FLAGSTAFF — Urban Outfitters has removed the word "Navajo" from product names on its website in the wake of criticism from the Navajo Nation government, bloggers and others, who viewed the usage as disrespectful and a trademark violation.
As recently as last week, the trendy clothing chain used "Navajo" in more than 20 product names online, including jackets, earrings and sneakers. Two items in particular sparked controversy: the "Navajo Hipster Panty" and the "Navajo Print Fabric Wrapped Flask."
The products now appear on the company's website as "printed" instead of "Navajo."
It's unclear whether the change has extended to any of Urban Outfitters' stores across the U.S. and in eight other countries. There was no sign of the word "Navajo" on any products at an Urban Outfitters in downtown Tempe on Wednesday.
The company received a cease-and-desist letter from the Navajo tribe a week ago, demanding the Navajo name be pulled from its products, Urban Outfitters spokesman Ed Looram said Wednesday. He declined to comment further, saying the matter is in the hands of the company's legal department.
Urban Outfitters last week told The Associated Press it had no plans to alter its products. The online name changes were first reported by Indian Country Today.
The Navajo Nation Department of Justice said Wednesday the changes were "positive" and "more consistent with the corporation's responsibilities than previously demonstrated."
"If the company has also ceased using the Navajo name in conjunction with its merchandise in its retail stores and print-media advertising, these are encouraging steps by the company towards amicably resolving this matter," the department said in a release.
The tribe holds at least 10 trademarks on the Navajo name that cover clothing, footwear, online retail sales, household products and textiles, and said it was intent on protecting those trademarks.
It's not the first time the Navajo Nation has taken action to assert its trademarks. The tribe licenses its name to other businesses in exchange for a share of their profits, and has identified about two dozen companies it believes are violating the Navajo trademark.
Earlier this year, the tribe successfully forced the cancellation of a "Navaho" trademark used by a French company doing business in the United States. The tribe argued the name was phonetically identical and infringed on its trademark.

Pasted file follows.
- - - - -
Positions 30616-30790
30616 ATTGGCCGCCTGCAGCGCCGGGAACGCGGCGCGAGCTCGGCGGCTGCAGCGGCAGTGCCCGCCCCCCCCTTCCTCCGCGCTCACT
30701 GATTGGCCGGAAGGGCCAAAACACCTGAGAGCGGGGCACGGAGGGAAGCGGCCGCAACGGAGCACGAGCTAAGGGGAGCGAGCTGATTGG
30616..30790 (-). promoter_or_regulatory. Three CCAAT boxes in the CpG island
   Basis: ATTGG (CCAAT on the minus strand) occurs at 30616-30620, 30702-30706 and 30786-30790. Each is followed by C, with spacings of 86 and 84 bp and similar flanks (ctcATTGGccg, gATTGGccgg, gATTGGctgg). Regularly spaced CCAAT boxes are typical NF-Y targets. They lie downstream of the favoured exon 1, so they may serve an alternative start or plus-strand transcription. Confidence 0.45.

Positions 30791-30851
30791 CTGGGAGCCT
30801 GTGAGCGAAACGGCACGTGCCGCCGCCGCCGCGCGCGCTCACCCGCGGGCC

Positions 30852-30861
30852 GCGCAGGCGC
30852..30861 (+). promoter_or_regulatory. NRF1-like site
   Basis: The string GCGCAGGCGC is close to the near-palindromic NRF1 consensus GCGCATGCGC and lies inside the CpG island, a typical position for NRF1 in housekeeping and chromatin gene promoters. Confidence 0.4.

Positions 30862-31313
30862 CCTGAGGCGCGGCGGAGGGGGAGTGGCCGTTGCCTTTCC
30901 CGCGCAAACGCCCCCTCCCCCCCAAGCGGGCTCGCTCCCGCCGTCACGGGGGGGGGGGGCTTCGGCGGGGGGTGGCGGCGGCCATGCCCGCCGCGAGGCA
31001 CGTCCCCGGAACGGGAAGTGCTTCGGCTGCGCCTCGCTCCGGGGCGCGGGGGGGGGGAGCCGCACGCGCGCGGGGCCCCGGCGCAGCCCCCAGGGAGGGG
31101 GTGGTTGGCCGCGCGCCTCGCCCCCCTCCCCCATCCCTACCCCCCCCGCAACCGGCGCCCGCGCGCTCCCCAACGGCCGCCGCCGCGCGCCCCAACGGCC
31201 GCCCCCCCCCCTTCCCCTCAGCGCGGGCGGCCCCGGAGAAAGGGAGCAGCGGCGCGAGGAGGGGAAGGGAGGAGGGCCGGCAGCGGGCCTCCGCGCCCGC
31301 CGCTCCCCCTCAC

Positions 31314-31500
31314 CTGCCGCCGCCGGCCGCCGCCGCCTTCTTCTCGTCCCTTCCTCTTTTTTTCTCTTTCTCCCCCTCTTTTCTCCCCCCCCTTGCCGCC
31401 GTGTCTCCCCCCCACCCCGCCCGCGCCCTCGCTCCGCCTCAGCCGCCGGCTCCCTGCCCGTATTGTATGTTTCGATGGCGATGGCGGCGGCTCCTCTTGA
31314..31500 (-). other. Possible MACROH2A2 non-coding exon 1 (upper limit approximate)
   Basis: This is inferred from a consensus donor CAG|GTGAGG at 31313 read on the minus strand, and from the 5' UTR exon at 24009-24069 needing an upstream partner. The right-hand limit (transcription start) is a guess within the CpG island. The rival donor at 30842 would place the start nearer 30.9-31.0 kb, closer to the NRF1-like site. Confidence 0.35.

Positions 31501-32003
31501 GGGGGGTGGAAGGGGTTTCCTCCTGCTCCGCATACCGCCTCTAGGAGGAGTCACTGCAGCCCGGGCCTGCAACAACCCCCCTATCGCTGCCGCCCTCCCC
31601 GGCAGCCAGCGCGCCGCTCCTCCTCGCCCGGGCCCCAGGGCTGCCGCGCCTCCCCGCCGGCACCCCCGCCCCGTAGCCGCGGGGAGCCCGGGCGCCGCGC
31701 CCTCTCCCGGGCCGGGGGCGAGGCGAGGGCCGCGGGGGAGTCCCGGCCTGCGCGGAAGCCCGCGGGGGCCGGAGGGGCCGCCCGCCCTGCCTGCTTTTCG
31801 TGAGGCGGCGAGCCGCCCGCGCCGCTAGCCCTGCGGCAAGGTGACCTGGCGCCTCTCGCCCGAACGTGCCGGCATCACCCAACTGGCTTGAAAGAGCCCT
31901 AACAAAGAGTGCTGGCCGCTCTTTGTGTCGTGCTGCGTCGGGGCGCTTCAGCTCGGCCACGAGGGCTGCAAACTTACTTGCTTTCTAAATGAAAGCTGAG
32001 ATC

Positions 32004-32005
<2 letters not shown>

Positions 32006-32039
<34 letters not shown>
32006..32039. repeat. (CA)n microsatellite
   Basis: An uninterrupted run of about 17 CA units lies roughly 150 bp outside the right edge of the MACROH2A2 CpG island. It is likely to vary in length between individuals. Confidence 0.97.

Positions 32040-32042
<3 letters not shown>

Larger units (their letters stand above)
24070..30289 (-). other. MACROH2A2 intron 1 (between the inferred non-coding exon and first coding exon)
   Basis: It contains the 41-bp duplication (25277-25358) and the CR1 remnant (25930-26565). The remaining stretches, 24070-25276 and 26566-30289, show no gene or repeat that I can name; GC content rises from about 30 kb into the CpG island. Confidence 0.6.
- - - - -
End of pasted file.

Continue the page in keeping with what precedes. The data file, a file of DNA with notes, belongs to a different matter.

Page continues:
"The corporation acted responsibly and adhered to its commitment to adopt a different trademark," tribal attorney Brian Lewis told the AP. "In doing so the company confirmed its respect for the (Navajo) Nation and its principles. This is the preferred resolution of these kinds of matters."
Urban Outfitters' use of "Navajo" sparked a flurry of criticism online, with tribal members and bloggers calling the product names offensive and telling the company to knock it off.
Shane Hendren, who heads the Albuquerque, N.M.-based Indian Arts and Crafts Association Education Fund, said the company's decision to pull the name from its site appeared to be a direct response to the backlash. If the clothing chain or any other company wants to showcase the Navajo name, they should go directly to the source, he said.
"There's a great many Navajo designers out there who would be more than willing to work for a firm and design garments for them," said Hendren, of Tohatchi, N.M. "And having the cultural background, be able to not only give you an authentic design but stay within their cultural parameters."
Native American fashion blogger Jessica Metcalfe also sees an opportunity for collaboration. The appropriation of Native cultures isn't likely to stop. But large corporations could benefit from working with Native artists who draw from the legacy of their ancestors, she said.
"I'm happy to see that Native people are standing up and saying that this profiting off what is ours is wrong," said Metcalfe, a Turtle Mountain Chippewa.
Jaclyn Roessel, of the Navajo town of Kayenta, said Urban Outfitters' approach to Native-inspired designs was callous and irresponsible.
Alcoholism is one of the reservation's most prevalent social ills, so having a flask branded as Navajo didn't sit well with her or others — nor did the Navajo-branded underwear in a culture that preaches modesty.
"I think it's up to these mass retailers to start advocating for more responsible production of good when working with sensitive things," said Roessel, who educates others on American Indian culture at the Heard Museum in Phoenix.
"I'm curious to see what the ripple effects of this are," she added. "And I hope they're positive."
Associated Press writer Michelle Price in Phoenix contributed to this report.